On 2nd June 2008, Tata Motors issued a press releasing confirming completion of acquisition of Jaguar Lan Rover for $2.3 billion USD in a cash free debt free transaction. When the initial acquisition pressure wore off the company invested steadily and also reaped benefit in both topline and bottom-line numbers. Between FY09 and FY 17 the company invested ~ 18 billion pounds. For a while strategy seemed to pay off with sales rising 6 times to 3.4 billion pounds and PBT going from negative to 1.6 billion pounds in FY 17. This looked like the M&A success story of the decade.
Issues: However, in Feb 2019, Tata Motors announced impairment of 3.1 billion pounds in a year when it still has to invest 4 billion pounds in new technologies and platforms to compete with Mercedes, BMW etc. Trouble started brewing FY 15 onwards when PAT stopped translating into free cash flows. Significant investments coupled with adverse global events like BREXIT and slump in the China market seriously impacted the car maker in FY 17 and FY 18 when cash flows slowly went from 0 to negative. The asset impairment has reduced the networth of Tata Motors by a third affecting it’s borrowing capacity. It faces numerous other challenges in the form of electrification, trade tariffs etc.
Mistakes/Lessons learnt: The strategic focus of the group was to look at mature markets and developed economies. In hindsight, this has not paid off more obviously in case of Tata Steel Corus transaction and more recently the JLR acquisition seems to have gone awry. The learning, in this case, was that solving for Macroeconomic environment remains the number 1 challenge in cross border transactions.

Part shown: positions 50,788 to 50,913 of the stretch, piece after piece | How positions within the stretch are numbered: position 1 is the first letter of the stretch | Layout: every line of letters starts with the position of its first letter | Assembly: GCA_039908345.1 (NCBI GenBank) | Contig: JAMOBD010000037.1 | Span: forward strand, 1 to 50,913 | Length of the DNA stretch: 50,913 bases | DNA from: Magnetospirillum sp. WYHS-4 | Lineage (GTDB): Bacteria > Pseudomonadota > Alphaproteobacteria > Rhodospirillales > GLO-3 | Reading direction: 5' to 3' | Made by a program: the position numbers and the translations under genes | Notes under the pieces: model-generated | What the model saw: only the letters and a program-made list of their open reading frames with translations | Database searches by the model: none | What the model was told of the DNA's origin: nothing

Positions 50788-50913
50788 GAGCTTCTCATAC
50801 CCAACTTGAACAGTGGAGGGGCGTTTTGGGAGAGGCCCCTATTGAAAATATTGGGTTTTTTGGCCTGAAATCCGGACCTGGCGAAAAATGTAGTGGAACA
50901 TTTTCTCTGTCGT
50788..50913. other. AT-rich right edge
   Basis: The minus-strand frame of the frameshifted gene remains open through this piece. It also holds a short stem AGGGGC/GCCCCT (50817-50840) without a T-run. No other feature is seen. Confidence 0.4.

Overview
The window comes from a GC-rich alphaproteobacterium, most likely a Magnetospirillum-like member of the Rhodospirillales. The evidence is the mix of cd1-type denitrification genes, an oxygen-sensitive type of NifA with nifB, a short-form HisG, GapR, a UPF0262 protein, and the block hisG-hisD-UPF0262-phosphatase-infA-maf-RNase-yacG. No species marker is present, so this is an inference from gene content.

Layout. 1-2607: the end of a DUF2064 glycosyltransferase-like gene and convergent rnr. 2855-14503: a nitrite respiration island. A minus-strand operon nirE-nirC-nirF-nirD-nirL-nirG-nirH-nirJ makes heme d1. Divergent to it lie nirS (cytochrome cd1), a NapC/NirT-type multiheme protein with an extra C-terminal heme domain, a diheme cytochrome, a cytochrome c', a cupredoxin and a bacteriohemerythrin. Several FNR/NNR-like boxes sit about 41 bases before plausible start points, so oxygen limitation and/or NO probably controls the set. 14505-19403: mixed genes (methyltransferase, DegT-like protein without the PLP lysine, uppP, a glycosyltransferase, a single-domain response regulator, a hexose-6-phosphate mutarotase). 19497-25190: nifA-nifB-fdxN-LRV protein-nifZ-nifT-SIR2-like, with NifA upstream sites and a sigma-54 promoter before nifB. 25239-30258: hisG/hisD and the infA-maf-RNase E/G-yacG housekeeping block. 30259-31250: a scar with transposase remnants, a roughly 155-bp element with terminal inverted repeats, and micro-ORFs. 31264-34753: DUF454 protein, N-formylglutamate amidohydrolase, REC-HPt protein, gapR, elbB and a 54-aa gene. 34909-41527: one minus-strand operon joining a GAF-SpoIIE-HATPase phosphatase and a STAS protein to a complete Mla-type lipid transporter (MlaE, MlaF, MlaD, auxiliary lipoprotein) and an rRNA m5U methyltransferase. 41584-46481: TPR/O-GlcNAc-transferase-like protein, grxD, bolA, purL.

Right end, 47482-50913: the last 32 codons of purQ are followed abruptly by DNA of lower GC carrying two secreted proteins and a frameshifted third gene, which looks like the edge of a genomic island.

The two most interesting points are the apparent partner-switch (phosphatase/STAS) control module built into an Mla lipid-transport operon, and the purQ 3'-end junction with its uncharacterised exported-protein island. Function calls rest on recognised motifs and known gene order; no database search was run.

Tata Steel Corus
Tata Steel acquired Corus in 2007 paying out $12 billion dollars. This was a 4 million tonne per annum Indian company acquiring 18 million tonnes per annum mammoth. The company was looking at getting a firm foothold in mature market and value added steels.
Issues: A lot has been written about the colossal failure of the deal. Tata Steel over last 10 years has reduced the production capacity of Corus from 18 MTPA to 10 MTPA. This culminated in 2018 with Tata Steel hiving off 50% to Thyssen Krupp resulting in a reduction in it’s debt burden by 19,100 crores. Tata Steel used the cash box to shop for distressed assets in India – Bhushan Steel
Mistakes and Lessons: Much like the OVL IEC acquisition the Tata – Corus transaction came at a time that commodity prices had peaked. The basis for valuation was production capacity and much like OVL despite an auction and reservations on valuations, Tata Steel ended up paying 30% more than the negotiated price – prestige at play. Finally, this was a leveraged buy out with no clear debt paring plan present with the buyer. There was no way that a 4 MTPA operation could help offset losses from an 18 MTPA operation. Tata Steel has revised its strategy to be India centric, however, it again faces similar challenges of high Debt/ EBITDA ratios of 4 which it hopes the business will sustain with more profitable EBITDA/ ton – the question is can it?